Now, the USDA's inspector general is currently auditing the agency to evaluate whether it "has controls to safeguard both the animals and members of the public" who visit zoos, said inspector general spokesman Paul Feeney.


"Because of these audits, they are beefing up their inspections," said Don Elroy, an official with the animal rights group Stop Animal Exploitation Now!


USDA spokesman David Sacks said any shift in inspection policy is "not the start of a focus on animal welfare here at USDA but rather an improvement to our current processes."


Topeka Zoo director Brendan Wiley said he has no problem with the evolution of inspection procedures. But the facility is having to learn as it goes.


In past years, there were grades to the noncompliant items, from those violations that don't affect animals to the ones that could harm them, he said. Now, Wiley said the scale is more black and white, a violation or not.


"The standards haven't changed from 10 years ago, but how that standard is interpreted may be different," he said. "And there isn't a guide that tells you how these standards are evaluated, only what the standards are."


That has resulted in some recent citations drawing

Wildlife park worker escapes mauling by tiger

A wildlife park worker narrowly escaped a mauling after slipping during a dangerous game of cat and mouse with a giant Bengal white tiger.


The scene was captured during a daily tiger splash event at the Out of Africa Wildlife Park, in Arizona, USA.


Jeff Harwell pretends to be the prey during a daily routine with the cats, where they chase an inflatable toy being held by him.


The tigers are so excited about capturing and popping the toy they do not harm the park workers.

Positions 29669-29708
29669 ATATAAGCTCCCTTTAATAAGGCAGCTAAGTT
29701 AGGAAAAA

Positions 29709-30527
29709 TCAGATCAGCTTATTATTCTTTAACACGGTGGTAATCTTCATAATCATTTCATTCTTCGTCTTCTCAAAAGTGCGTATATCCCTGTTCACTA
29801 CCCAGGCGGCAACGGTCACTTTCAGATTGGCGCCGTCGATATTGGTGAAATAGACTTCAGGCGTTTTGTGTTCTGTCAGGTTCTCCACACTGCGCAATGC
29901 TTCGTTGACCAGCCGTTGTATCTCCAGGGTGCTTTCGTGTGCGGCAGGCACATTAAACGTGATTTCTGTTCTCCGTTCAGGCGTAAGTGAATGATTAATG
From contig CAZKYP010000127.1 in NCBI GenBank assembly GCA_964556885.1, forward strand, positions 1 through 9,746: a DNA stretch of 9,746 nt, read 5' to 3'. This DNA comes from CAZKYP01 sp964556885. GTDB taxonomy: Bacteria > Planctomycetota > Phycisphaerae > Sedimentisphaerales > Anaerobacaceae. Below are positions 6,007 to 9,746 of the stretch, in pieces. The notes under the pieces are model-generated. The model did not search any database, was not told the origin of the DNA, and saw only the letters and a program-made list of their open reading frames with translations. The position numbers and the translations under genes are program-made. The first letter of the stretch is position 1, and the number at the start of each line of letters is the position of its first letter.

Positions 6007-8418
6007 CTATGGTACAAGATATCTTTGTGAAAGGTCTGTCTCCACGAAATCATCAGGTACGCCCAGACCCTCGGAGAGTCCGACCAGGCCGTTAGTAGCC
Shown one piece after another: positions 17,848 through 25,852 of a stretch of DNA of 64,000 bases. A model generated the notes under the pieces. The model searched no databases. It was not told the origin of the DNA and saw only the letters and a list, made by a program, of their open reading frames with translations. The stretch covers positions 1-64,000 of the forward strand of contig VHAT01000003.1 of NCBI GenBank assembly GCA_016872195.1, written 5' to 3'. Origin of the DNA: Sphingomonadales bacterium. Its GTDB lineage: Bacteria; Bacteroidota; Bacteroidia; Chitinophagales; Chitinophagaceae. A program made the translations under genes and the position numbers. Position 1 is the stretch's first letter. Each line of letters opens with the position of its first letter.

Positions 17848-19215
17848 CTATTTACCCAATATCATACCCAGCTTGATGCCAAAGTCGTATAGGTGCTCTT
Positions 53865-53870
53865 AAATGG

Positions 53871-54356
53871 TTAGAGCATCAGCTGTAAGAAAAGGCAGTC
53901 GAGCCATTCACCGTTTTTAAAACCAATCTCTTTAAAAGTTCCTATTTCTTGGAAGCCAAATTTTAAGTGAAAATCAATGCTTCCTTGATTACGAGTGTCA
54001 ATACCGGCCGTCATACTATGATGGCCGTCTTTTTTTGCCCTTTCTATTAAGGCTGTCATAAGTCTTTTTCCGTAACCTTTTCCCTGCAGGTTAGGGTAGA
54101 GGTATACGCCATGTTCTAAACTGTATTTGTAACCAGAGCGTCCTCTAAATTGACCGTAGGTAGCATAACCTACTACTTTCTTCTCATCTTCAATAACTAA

The workers then jump into a pool with the tiger at the end of the game.


However, Mr Harwell slipped over on the wet grass and found himself between the two-year-old white tiger called Chalet and his inflatable toy.


He quickly managed to throw the toy into the pool and the tiger jumped

I wanna be like you-hoo-hoo: Reunion of girl and orang-utan sealed with a hug

The last time Emily Bland met Rishi the orang-utan, they were both still at the crawling stage.


So when the pair were reunited two years later, there was a whole new world of play to explore.


The three-year-olds spent a blissful afternoon climbing, swinging from rings and tyres, pedalling around on a plastic tricycle and sometimes pausing for a hug in scenes reminiscent of the 'I Wanna Be Like You' sequence in the Disney film

Massacre of endangered rhino continues

The massacre of South Africa's endangered rhino population continues with the discovery of two more mutilated carcasses in the North West and Limpopo.


This brings the total number of rhinos killed for their horns to 117 according to anti-poaching investigators, though SA National Parks has put the figure at.